7. I’ve never had a problem with the blue markers, so I still use them. But then I made that ABQMQG banner that is nearly all white and wanted to mark it up, but not wash it afterwards…so I finally bought some Blue Line Eraser (.com I got the all in pack to try their pens too), and am a total convert now! I love the refillable pen and the fine tip marker. Your quilting look awesome, I love the variety of patterns you’re using!

  8. Your quilting is absolutely awesome! I can’t even pick a favorite – although those crop circles are really fabulous. . . and the feathered pebbles – drool!!

    I have been very slow to jump on the marking wagon. . . for that exact reason – I do not trust the pens. I have used the blue Mark B Gone and I do have the product Renee mentioned. Both work well. I have found lately however that the purple air erasable markers are my go to marking pen – they do disappear and you don’t have to do anything to make them go away. The time it takes for them to go away can vary – couple hours to a day – test it as it will depend on humidity/temperature and who knows what else 😉 I marked a bunch one night and got up the next morning and it was GONE. . . I use them when I am marking as I go. I also have just recently started using chalk – not sure yet. . . but I also have used the ceramic lead pencils – LOVE. Bohn and Sewline both make one. All you need is a mechanical pencil and just by the refills for either the Bohn or the Sewline – it works 🙂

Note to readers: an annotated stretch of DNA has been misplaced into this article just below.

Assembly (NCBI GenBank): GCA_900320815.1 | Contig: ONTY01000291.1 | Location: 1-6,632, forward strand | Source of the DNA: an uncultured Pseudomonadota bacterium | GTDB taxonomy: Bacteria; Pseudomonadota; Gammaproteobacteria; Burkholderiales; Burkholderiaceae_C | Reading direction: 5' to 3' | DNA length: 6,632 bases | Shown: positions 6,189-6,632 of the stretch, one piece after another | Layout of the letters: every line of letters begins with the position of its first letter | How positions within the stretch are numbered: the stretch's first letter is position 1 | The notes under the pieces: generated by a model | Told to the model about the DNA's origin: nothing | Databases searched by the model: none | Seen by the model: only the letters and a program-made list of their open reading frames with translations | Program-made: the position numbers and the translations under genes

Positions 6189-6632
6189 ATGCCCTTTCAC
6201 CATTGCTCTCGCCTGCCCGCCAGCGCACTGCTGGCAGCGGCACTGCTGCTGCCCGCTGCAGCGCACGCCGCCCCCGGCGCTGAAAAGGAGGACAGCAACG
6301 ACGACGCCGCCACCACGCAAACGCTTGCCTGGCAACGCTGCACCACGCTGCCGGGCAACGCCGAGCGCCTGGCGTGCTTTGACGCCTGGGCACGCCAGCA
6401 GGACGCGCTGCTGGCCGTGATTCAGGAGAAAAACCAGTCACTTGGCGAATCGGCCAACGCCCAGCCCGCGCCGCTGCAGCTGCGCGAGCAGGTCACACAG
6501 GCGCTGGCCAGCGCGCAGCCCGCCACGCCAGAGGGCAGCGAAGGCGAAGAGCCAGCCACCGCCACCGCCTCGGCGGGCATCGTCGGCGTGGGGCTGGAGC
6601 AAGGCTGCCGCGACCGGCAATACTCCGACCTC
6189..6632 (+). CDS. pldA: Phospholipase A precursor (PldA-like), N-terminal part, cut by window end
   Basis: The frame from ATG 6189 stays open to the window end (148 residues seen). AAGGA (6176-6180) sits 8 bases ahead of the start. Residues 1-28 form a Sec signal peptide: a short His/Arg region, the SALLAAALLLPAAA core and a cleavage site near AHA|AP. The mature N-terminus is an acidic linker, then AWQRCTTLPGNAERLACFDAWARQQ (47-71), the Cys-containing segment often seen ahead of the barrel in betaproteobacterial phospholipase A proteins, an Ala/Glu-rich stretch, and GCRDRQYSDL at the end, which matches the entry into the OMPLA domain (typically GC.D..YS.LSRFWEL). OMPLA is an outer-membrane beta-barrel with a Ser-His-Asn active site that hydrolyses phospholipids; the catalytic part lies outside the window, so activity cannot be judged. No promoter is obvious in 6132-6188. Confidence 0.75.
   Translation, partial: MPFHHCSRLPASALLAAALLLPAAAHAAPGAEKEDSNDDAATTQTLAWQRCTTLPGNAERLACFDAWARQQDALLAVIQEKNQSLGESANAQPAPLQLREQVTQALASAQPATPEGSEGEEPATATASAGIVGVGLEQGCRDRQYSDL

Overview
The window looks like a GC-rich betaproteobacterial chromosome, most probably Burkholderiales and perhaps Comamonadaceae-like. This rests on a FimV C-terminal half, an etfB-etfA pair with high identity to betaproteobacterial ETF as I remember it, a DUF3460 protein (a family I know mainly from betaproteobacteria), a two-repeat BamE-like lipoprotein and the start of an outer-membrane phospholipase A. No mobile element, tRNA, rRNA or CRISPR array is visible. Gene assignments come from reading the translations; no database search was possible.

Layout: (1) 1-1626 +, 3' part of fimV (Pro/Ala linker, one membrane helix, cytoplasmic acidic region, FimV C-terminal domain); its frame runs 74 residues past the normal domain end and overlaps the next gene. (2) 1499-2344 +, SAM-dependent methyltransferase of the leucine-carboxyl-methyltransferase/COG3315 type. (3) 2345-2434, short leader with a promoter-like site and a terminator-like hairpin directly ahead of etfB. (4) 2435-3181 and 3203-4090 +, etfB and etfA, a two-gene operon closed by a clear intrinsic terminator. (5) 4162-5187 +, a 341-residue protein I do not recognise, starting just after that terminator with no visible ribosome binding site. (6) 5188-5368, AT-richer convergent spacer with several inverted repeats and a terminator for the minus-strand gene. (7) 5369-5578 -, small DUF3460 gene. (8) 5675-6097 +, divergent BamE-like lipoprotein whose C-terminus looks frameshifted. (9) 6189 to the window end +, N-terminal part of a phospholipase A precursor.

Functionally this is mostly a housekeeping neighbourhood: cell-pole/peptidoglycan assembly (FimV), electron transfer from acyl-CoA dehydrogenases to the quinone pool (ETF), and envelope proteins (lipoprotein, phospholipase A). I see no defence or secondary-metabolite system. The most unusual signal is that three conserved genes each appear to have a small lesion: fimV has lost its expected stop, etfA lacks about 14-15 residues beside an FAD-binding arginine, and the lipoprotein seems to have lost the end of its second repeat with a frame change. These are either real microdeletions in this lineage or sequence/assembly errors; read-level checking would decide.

9. Love the crop circles in pearl bracelets. And thanks for reminding me of the jigsaw pieces. I am about to start quilting three baby quilts and I almost forgot I planned to pinch your idea for one of them.

  10. The pointed paisley and the wavy cross hatch are certainly my favorites of this bunch too. I’m struggling to motivate with the quilting I’m doing right now. I’m so much more of a piecer than a quilter but there’s only so much a girl can do with a million un-quilted tops!